Sunday, January 11, 2009
Worshipping Women: Onassis Center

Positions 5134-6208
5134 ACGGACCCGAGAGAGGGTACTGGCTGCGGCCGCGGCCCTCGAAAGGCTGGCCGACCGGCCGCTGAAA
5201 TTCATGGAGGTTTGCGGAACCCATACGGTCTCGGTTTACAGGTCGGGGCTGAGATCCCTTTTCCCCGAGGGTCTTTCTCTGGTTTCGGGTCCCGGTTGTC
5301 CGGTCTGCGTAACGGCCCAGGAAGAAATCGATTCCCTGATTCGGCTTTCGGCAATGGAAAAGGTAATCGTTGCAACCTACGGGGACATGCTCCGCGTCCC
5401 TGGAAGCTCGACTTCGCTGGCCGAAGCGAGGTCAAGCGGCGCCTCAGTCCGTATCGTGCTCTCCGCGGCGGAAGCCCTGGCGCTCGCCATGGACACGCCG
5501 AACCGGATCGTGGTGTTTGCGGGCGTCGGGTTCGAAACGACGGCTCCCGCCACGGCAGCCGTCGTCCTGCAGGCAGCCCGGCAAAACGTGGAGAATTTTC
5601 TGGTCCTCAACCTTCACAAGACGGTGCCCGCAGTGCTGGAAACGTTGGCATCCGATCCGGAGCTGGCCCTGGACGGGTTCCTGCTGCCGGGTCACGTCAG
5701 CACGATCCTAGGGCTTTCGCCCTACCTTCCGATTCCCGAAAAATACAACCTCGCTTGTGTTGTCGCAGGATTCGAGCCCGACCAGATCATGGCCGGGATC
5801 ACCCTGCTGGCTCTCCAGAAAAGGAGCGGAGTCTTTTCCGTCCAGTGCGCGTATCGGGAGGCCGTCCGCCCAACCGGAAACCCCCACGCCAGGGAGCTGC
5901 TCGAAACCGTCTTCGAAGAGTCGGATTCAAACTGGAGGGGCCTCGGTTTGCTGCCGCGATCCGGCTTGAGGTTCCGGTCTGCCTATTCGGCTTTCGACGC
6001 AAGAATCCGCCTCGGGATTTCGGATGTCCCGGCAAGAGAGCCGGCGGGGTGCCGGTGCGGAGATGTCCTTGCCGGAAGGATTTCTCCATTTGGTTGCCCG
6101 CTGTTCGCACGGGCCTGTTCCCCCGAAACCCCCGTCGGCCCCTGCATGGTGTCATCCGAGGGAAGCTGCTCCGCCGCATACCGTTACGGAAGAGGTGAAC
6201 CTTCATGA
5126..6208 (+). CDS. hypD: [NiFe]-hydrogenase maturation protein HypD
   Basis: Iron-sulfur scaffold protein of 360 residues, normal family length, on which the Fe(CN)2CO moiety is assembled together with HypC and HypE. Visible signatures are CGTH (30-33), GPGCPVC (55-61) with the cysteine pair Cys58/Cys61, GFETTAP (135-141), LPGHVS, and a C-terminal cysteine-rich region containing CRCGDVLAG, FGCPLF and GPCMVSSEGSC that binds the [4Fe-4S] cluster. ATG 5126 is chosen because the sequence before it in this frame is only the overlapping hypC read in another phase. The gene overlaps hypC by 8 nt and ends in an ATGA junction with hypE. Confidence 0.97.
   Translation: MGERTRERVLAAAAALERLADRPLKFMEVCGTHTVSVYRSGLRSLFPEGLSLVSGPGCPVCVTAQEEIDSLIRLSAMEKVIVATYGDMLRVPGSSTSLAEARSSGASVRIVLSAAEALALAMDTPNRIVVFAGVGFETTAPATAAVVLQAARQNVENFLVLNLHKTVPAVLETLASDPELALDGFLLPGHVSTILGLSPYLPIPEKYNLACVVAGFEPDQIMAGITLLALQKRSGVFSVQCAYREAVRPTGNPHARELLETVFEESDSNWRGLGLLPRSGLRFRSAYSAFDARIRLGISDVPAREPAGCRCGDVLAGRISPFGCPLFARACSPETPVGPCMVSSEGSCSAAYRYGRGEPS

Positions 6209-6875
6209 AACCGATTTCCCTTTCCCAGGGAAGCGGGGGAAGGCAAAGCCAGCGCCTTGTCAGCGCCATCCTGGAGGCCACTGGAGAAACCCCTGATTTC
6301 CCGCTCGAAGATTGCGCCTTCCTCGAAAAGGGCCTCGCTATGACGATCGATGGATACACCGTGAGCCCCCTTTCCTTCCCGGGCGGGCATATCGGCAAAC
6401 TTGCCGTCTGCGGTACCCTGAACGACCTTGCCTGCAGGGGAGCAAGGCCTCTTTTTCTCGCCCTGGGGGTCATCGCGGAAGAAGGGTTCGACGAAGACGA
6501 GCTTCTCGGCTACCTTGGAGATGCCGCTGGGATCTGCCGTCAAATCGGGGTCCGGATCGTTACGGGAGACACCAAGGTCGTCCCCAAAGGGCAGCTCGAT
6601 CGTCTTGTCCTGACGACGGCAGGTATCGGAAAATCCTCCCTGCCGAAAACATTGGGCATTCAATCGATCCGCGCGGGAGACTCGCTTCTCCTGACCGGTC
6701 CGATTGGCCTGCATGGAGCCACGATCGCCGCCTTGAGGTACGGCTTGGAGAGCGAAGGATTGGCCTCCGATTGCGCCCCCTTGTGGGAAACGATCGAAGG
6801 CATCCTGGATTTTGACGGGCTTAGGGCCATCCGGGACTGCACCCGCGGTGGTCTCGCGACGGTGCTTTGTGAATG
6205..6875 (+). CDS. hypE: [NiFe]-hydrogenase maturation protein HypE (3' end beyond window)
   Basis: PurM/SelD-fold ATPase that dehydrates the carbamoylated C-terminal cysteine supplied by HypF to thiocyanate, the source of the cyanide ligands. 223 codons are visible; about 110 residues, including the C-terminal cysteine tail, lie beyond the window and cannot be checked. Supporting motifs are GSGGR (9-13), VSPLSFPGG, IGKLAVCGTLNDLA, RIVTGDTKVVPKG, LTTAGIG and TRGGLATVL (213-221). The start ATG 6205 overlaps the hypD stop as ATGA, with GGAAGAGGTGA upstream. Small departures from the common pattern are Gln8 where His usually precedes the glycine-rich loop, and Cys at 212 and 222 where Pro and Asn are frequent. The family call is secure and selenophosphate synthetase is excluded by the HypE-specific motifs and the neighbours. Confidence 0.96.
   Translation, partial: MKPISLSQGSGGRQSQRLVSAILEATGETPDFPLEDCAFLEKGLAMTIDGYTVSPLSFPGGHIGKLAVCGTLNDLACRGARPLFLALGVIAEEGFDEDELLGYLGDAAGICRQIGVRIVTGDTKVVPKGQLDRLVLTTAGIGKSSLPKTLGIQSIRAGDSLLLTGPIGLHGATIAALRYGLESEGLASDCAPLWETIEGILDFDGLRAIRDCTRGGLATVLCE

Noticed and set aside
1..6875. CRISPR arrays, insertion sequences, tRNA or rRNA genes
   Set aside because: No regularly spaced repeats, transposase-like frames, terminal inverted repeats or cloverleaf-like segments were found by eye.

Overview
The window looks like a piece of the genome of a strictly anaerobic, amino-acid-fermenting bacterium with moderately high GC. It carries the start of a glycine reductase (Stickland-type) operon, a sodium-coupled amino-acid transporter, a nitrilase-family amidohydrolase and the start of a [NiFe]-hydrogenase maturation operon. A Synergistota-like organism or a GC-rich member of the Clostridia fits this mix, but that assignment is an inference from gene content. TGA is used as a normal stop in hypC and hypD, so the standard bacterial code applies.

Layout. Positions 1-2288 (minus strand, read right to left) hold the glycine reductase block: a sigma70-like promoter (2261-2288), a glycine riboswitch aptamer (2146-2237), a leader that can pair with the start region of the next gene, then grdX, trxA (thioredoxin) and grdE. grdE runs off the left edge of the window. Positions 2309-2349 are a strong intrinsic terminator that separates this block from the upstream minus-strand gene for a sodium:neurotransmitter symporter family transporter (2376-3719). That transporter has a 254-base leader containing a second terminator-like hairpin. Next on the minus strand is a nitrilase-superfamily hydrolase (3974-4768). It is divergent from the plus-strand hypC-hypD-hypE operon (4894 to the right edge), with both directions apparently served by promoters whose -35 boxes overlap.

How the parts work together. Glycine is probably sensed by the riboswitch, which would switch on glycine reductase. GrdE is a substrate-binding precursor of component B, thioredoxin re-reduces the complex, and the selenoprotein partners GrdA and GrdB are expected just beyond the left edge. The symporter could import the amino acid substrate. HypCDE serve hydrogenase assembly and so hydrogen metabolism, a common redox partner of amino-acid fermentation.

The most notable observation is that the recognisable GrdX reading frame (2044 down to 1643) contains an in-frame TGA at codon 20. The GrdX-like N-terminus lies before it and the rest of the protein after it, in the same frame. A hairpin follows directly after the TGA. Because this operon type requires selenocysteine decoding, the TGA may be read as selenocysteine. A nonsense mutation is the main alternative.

Love the title of this article! I'm sure I've blogged about this exhibit at the Onassis Center before; this provides fresh insight. Onassis Center Lets Teen Brides Bathe, Satyrs Romp in N.Y. Show Review by Cynthia Cotts Last Updated: January 6, 2009 00:01 EST Jan. 6 (Bloomberg) -- On a broken piece of pottery, two young girls dance around the altar of Artemis, holding hands and praying that she will ensure their fertility. The painted fragment, found in a well in Athens, is a glimpse of the world inhabited by the women of ancient Greece who, denied a role in political activities, flocked to religious rituals and elaborate ceremonies surrounding marriage and death. It’s part of “Worshiping Women: Ritual and Reality in Classical Athens,” a crisply conceived exhibition at the Onassis Cultural Center in midtown Manhattan that pulls together riches from the Vatican and the Louvre, as well as rarely shown pieces from regional museums in Greece. The stars of the show are the Greek goddesses -- the wise warrior Athena, the huntress Artemis and sex-symbol Aphrodite -- but they share the stage with mortal women who left stone carvings and bronze figurines in the deities’ sanctuaries and poured them daily libations. The show is organized into mini-shrines, matched with photos of the sanctuary grounds as they are preserved today. Its centerpiece is a strapping statue of Artemis, who inspired her prepubescent followers to be athletes and demanded that they be virgins. The statue is on loan from the National Archaeological Museum of Athens, which contributed many of the 155 pieces in the show. Married at 15 Ancient Greece, the birthplace of democracy, was also known as a phallocracy, in which men dominated women. While young men were educated and given a vote, their sisters were traded for marriage at age 15 or earlier. The show aims to refute the stereotype that the women of yore ended up stuck at home, living lives of quiet desperation. The exhibition focuses on work from the 5th century B.C., a time when Greece produced political discourse, oral poetry and art -- but no written chronicles. The art from that period is exquisitely wrought, but shrouded in mystery. Each piece leaves the viewer to imagine: Who created it, in what workshop and to what end? Many of the works here tell a layered story: A volute-krater -- a vessel used to mix water and wine -- is illustrated with two ceremonies: a formal one with a woman preparing to make an offering to the gods; the other, a frolic of maenads and satyrs. Though the rituals often involved animal sacrifice, such violent scenes are rarely seen in Greek art, said Alan Shapiro, a classics professor at Johns Hopkins University, who co-curated the show with Nikolaos Kaltsas, director of Greece’s National Archaeological Museum. Nor do we see wedding nights, though the vases depict the moments leading up to that conventional plot point. Teenage girls were often married to undesirable men twice their age. But as the vase paintings show, when a girl was being handed off to a stranger, her family tried to distract her with sacred water baths and paintings that depicted Eros as a nubile young man. Sexy Pluto Loss of virginity wasn’t always traumatic. On a marble tablet, the goddess Persephone is shown twice: first, attending to her mother, Demeter; and then partying with Pluto, who carted her off to hell. With Demeter, the young deity looks shy and aggrieved; but next to sexy Pluto, she smirks knowingly, eyeing a spread of sweetmeats and cakes. Because the craftsmen left behind no documents, it is difficult to know whether the scenes they painted were the product of observed reality, or visually and emotionally heightened fantasy. The loutrophoros, a vessel used to carry sacred water, also appeared in death rituals. One such vase in the exhibit shows a woman caressing the head of a dead young man; around the curve, a team of men lowering his coffin into the grave. Greek women were skilled at lamenting and beating their breasts. But Shapiro points out a plus-side to funerals: They were a respectable place to chat up members of the opposite sex. “Worshiping Women” runs through May 9 at the Onassis Cultural Center, 645 Fifth Ave. Admission is free. Information: +1-212-486-4448; http://www.onassisusa.org/. (Cynthia Cotts is a reporter for Bloomberg News. The opinions expressed are her own.) Image: Athena, from Tillya Tepe, 1st century CE. Notice the fringe of serpents that serve as the Goddess' "apron." The archaic symbolism still survived into the first century CE. This particular image reminds me of some ancient Egyptian images I have scene of the pre-dynastic Goddess Neith.